Dietary variety and its effect on food intake of elderly adults
Older people frequently have poor food intake. This present study investigated the effect of dietary variety on food intake in younger and older people. Methods
Eighteen young adults (mean age = 26 years) and 18 older adults (mean age = 70 years) consumed four consecutive courses of sandwiches on two occasions. In the plain treatment, each course of sandwiches was of the same type, while in the variety treatment four courses, each of a different type of sandwich, were served. Each time the participants were presented with a serving of sandwiches and asked to eat as much as they liked. Results
In the plain condition, the older adult group consumed more than their young counterparts. This situation was reversed for the variety condition when the young group ate more than the older adults. Interestingly, the older adult group ate more when a variety of sandwiches was presented. This may be contrary to what is predicted by the sensory-specific satiety model of eating behaviour. Conclusions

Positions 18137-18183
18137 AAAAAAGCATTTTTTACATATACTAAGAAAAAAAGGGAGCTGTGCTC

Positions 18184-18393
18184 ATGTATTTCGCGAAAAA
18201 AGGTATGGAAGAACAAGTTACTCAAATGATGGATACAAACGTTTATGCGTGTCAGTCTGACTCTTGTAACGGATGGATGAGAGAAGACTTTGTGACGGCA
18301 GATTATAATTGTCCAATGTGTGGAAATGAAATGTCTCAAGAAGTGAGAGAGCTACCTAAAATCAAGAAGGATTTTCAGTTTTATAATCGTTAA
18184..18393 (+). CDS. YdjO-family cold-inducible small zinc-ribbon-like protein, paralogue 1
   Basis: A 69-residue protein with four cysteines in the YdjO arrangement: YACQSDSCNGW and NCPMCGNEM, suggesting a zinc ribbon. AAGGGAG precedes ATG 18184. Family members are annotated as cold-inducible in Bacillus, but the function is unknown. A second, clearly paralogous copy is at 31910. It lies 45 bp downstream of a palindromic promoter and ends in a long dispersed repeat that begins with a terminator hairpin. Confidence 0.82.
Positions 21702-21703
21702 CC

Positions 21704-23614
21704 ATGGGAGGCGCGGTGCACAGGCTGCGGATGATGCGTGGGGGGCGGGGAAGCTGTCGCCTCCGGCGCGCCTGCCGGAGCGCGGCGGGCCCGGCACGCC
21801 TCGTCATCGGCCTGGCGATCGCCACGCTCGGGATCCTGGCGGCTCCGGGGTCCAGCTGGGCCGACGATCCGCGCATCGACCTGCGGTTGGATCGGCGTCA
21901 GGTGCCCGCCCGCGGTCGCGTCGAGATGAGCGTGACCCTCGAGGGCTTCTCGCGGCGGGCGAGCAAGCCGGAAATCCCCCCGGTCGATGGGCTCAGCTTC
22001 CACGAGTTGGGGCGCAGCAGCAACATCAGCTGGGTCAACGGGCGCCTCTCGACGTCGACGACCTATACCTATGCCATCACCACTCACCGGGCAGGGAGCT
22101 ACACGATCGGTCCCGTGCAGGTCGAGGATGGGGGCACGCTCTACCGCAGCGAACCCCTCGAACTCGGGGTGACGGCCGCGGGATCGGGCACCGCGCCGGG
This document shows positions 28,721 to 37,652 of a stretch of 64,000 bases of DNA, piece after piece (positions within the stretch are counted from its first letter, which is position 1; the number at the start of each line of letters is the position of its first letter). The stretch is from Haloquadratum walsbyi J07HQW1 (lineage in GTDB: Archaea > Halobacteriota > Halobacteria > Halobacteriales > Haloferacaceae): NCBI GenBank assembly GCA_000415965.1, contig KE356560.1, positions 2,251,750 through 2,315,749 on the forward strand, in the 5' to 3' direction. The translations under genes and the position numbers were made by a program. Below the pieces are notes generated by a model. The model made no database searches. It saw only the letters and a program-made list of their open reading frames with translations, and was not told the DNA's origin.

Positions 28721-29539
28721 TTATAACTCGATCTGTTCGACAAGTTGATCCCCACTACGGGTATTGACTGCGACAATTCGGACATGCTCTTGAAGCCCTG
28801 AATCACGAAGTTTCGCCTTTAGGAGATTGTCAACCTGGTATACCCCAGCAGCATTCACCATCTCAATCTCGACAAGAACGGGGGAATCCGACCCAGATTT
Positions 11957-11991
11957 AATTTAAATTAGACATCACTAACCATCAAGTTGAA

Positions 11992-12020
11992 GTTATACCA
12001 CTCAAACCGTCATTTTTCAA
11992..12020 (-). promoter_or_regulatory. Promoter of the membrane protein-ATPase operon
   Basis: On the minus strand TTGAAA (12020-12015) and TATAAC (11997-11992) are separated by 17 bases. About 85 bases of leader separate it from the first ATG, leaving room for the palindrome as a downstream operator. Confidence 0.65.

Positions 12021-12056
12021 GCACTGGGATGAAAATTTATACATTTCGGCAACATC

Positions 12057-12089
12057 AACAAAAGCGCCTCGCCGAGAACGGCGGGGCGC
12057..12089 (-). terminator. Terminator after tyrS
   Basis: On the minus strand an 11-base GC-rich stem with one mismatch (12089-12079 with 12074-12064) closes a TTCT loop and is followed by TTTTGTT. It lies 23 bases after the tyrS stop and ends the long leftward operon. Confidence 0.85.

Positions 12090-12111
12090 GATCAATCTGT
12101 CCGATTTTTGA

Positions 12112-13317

This study suggests that presenting the older people with a varied meal may be a valid strategy to improve food intake in this group.
Document Type: Research Article
Publication date: August 1, 2007